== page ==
A Toast to the Survival Skills of Craft Breweries During American Craft Beer Week

When the COVID-19 pandemic was in full swing in June 2020, the Brewers Association surveyed its trade group members — craft breweries across the United States — to learn how the crisis was impacting the industry, which had been surging over the past few decades.

One of the most frightening findings from this survey was that a majority of breweries did not think their business could last three more months given current conditions, suggesting thousands of closings.

An industry that had been growing at quite a clip — from 537 craft breweries in 1994 to 8,391 in 2019 — was facing an apocalypse. As places where people come to enjoy an imperial IPA, Scotch ale, or a cherry stout, it seemed as if COVID-19 would be the death-knell for these Millennial gathering spots.

Yet, fast forward to the spring of 2021 and American Craft Beer Week, the picture does not seem quite as bad. According to the Brewers Association’s annual craft brewing industry production report released in April, only 346 craft breweries closed for business permanently during 2020.

But not only did fewer breweries than expected close, the industry’s footprint actually grew last year. In 2020, 716 new craft breweries opened for business, leaving us with 370 more craft breweries in 2020 than we had had in 2019.

Of all the craft breweries that were open at the start of 2020, only 4.1% permanently closed during the subsequent 12 months. This is a closure rate that was on par with previous non-pandemic years. Between 2012 and 2018, the closure rate of craft breweries hovered between from 2.45% and 3.6%, while in 2019 it was 4.3%.

The tsunami of closures that many had feared back in June of 2020 never, it seems, materialized. So, what happened? Why did so few breweries close during the most challenging year imaginable?

Undoubtedly, government programs, such as the Paycheck Protection Program (PPP), helped some breweries.

With approximately 85% of craft breweries applying for PPP support, it played an important part in their survival, with Sean Casey, founder of Church Brew Works in Pittsburgh,  referring to PPP monies as a “godsend.”

Many state and local governments also came to the help of craft breweries by introducing measures that made it easier for breweries to get their product into the hands of their customers. State laws surrounding alcohol sales are a patchwork of allowable practices and restrictions, but some fairly minor regulatory changes went a long way in helping craft brewers.

For example, Maryland suspended craft alcohol carryout purchase quotas that had limited customers to a single case of beer to-go, while New York enacted temporary legislation that made it possible for craft breweries to sell packaged beer in a sealed container for curbside pickup and home delivery.

While government intervention certainly helped, the real heroes of COVID-19 survival are the brewery owners and staff. It was their creativity, nimbleness, and sheer hard work that saw them through the challenges of COVID-19. Indeed, some industry insiders such as Kris Analclecto, president of the San Diego Brewers Guild, suggests that the creativity for which the industry is renowned served them well during the pandemic, with the result that the industry was able to pivot faster and more effectively than many other members of the leisure and hospitality sector.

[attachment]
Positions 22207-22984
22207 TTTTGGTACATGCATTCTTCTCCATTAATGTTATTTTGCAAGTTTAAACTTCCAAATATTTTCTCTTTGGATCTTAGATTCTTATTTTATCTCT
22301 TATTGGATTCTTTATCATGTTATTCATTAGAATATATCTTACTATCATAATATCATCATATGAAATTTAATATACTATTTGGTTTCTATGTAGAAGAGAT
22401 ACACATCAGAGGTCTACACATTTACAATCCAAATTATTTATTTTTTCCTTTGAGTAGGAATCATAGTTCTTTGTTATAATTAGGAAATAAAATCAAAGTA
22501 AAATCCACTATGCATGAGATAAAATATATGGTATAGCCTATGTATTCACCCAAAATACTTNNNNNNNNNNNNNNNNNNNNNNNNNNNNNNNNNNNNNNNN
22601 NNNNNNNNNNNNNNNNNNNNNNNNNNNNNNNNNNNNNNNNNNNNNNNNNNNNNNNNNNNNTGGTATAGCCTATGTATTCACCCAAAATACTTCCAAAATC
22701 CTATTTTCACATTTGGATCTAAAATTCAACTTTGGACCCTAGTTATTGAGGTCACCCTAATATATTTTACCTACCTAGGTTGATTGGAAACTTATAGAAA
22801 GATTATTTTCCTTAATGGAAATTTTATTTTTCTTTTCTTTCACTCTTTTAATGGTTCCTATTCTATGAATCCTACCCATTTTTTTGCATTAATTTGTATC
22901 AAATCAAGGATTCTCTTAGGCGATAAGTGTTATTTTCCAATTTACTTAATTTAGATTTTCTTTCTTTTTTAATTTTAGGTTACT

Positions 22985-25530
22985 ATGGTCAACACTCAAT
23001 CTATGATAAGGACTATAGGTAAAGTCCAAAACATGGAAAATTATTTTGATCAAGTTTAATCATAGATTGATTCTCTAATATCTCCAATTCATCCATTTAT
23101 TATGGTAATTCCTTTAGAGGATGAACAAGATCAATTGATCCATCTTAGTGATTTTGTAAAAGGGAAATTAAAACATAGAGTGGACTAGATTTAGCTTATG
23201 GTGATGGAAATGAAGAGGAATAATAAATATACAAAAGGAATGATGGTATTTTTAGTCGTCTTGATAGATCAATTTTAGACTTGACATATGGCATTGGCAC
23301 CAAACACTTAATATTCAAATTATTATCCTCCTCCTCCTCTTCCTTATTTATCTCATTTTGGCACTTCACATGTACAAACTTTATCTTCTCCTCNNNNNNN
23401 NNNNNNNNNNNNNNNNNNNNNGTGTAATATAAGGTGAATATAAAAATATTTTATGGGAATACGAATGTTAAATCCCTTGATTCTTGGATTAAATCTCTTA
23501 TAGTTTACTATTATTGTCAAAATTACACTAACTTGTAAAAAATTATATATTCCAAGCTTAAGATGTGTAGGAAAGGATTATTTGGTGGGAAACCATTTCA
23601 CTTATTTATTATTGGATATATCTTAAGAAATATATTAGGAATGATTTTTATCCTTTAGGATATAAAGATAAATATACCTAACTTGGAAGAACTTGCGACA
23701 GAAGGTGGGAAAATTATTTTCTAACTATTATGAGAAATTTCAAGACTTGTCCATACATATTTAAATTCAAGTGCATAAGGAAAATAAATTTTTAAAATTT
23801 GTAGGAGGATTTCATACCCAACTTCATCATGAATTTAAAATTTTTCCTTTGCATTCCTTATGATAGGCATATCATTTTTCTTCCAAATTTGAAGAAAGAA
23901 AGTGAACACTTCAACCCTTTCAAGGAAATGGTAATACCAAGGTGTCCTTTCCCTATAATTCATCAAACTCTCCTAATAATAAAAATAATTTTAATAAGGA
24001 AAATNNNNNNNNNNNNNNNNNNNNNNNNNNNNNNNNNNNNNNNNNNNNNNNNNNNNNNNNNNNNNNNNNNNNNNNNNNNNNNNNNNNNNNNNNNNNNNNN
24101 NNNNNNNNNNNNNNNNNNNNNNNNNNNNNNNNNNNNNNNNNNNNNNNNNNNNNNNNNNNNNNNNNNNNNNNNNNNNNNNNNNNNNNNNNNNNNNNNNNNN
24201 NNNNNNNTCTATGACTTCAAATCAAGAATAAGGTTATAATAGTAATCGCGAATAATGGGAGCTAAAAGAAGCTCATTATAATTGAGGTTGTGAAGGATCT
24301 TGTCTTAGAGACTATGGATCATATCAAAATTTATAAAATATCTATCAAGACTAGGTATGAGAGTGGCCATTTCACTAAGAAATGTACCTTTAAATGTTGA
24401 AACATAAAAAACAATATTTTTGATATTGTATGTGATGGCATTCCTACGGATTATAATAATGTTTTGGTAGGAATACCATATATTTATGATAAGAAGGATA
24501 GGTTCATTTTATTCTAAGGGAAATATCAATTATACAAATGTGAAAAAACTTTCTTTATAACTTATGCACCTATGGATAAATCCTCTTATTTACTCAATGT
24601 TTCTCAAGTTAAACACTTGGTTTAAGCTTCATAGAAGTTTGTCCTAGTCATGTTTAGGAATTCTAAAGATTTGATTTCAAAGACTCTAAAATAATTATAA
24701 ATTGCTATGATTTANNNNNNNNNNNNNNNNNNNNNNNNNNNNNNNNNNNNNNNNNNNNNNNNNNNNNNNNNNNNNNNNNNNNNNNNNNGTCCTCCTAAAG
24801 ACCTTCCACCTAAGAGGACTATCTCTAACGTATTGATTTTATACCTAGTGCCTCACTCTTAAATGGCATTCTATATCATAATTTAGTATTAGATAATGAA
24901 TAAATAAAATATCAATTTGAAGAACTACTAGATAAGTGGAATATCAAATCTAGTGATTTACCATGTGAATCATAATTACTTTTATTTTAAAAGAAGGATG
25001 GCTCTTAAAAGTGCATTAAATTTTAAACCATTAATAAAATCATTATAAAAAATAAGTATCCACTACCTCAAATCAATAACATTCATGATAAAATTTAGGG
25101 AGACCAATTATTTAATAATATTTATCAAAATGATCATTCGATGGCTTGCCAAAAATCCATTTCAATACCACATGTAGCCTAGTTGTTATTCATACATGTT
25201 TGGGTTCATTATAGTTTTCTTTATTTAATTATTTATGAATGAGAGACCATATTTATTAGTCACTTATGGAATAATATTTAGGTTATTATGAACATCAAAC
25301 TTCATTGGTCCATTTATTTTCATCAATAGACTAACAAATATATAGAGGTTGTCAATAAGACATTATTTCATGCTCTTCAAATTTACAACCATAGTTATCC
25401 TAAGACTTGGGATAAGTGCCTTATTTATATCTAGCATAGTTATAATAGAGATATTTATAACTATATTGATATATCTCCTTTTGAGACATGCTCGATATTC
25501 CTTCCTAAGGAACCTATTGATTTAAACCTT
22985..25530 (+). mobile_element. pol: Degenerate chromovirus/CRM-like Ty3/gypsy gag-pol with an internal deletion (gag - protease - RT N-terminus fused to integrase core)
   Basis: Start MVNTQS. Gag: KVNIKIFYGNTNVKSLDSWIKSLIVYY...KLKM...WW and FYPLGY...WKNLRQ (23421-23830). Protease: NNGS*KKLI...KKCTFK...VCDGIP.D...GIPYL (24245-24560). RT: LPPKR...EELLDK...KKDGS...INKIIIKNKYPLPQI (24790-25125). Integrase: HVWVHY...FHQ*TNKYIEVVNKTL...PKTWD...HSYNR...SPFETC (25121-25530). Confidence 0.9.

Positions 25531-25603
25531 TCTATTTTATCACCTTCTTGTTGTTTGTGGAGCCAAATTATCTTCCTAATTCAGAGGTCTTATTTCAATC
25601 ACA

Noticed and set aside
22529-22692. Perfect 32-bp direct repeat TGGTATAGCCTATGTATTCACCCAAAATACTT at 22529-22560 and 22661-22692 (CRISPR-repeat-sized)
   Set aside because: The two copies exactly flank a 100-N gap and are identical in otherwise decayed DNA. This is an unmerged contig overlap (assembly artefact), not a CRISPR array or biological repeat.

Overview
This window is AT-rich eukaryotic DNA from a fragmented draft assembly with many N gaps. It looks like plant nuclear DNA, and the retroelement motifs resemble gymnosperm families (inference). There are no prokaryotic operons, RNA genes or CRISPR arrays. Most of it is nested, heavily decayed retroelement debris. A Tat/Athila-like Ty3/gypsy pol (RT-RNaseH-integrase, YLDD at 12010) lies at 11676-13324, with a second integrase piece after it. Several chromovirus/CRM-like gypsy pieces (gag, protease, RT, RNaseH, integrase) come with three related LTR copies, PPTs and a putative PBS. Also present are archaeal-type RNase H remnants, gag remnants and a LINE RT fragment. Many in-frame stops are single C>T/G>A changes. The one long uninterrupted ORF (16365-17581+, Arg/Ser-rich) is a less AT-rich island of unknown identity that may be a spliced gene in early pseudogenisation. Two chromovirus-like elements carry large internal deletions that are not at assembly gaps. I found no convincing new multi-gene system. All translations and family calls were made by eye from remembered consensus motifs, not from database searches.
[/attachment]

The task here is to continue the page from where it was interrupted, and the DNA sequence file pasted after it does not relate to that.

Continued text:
The major pivot that craft breweries had to make was shifting from on-site to canned sales. Most craft breweries in the U.S. are small and depend upon taproom customers for most of their beer sales. Most of the beer that they sell is not packaged in cans or bottles. But COVID-19 meant that their beer now had to be put in cans (the packaging of choice for an increasing number of craft beer drinkers).

This increased demand for cans put unprecedented strains on the supply chain — both for the cans themselves and the mobile canning machines that do the canning, as most craft breweries do not own a canning machine.

The mismatch between supply and demand meant that the U.S. market was, according to one estimate,  short 10 billion cans in 2020.

In addition to canning beer, craft breweries experimented with a variety of initiatives to get their product into the hands of customers — some were successful, others less so.

Federation Brewing in San Francisco started a SIP (shelter-in-place) subscription club that provided beer drinkers with four four-packs every two weeks, while in Cincinnati, MadTree Brewing sent “adult ice cream trucks” into city neighborhoods. Instead of ice cream, however the trucks were selling Mad Tree beer and Catch-a-Fire pizza. After a couple days, however, MadTree suspended this initiative — the trucks attracted crowds that were “uncomfortably big.” In Holland, Ohio, Black Frog Brewery offered its customers a free roll of toilet paper with every growler refill.

Despite the challenges of COVID-19, most breweries have survived. It should be noted that survival is not the same as prospering. While many breweries survived COVID-19, very few prospered. Nationwide, the volume of craft beer sold was down 9.3%, compared with 2019.  But survival today is a prerequisite for prosperity tomorrow. Mary McDonald, executive director of the Ohio Craft Brewers Association, describes craft brewers as a “tough and scrappy bunch.”

COVID-19 certainly demonstrated the truth of that statement.

Dr. Neil Reid is a professor of geography and planning at The University of Toledo. Photo courtesy Block 15 Brewing.

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